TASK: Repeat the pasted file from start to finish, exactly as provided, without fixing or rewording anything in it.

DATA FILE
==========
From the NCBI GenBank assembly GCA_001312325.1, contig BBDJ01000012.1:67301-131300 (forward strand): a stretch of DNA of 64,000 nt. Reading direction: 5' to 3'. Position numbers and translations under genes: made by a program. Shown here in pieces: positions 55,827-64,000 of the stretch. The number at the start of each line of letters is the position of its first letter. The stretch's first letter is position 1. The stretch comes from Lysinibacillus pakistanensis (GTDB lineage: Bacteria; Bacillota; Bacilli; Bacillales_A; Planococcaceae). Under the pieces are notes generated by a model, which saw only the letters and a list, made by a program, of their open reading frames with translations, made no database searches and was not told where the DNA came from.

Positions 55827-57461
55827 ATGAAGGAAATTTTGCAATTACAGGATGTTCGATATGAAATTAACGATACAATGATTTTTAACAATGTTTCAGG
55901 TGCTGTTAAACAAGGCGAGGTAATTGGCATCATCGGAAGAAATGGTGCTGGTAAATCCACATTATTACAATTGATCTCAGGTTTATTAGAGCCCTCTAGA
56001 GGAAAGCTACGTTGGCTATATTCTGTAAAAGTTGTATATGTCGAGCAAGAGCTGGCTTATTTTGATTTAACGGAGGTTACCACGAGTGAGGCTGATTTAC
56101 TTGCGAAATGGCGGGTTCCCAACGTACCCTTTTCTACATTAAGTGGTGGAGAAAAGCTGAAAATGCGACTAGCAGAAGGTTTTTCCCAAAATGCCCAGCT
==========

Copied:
From the NCBI GenBank assembly GCA_001312325.1, contig BBDJ01000012.1:67301-131300 (forward strand): a stretch of DNA of 64,000 nt. Reading direction: 5' to 3'. Position numbers and translations under genes: made by a program. Shown here in pieces: positions 55,827-64,000 of the stretch. The number at the start of each line of letters is the position of its first letter. The stretch's first letter is position 1. The stretch comes from Lysinibacillus pakistanensis (GTDB lineage: Bacteria; Bacillota; Bacilli; Bacillales_A; Planococcaceae). Under the pieces are notes generated by a model, which saw only the letters and a list, made by a program, of their open reading frames with translations, made no database searches and was not told where the DNA came from.

Positions 55827-57461
55827 ATGAAGGAAATTTTGCAATTACAGGATGTTCGATATGAAATTAACGATACAATGATTTTTAACAATGTTTCAGG
55901 TGCTGTTAAACAAGGCGAGGTAATTGGCATCATCGGAAGAAATGGTGCTGGTAAATCCACATTATTACAATTGATCTCAGGTTTATTAGAGCCCTCTAGA
56001 GGAAAGCTACGTTGGCTATATTCTGTAAAAGTTGTATATGTCGAGCAAGAGCTGGCTTATTTTGATTTAACGGAGGTTACCACGAGTGAGGCTGATTTAC
56101 TTGCGAAATGGCGGGTTCCCAACGTACCCTTTTCTACATTAAGTGGTGGAGAAAAGCTGAAAATGCGACTAGCAGAAGGTTTTTCCCAAAATGCCCAGCT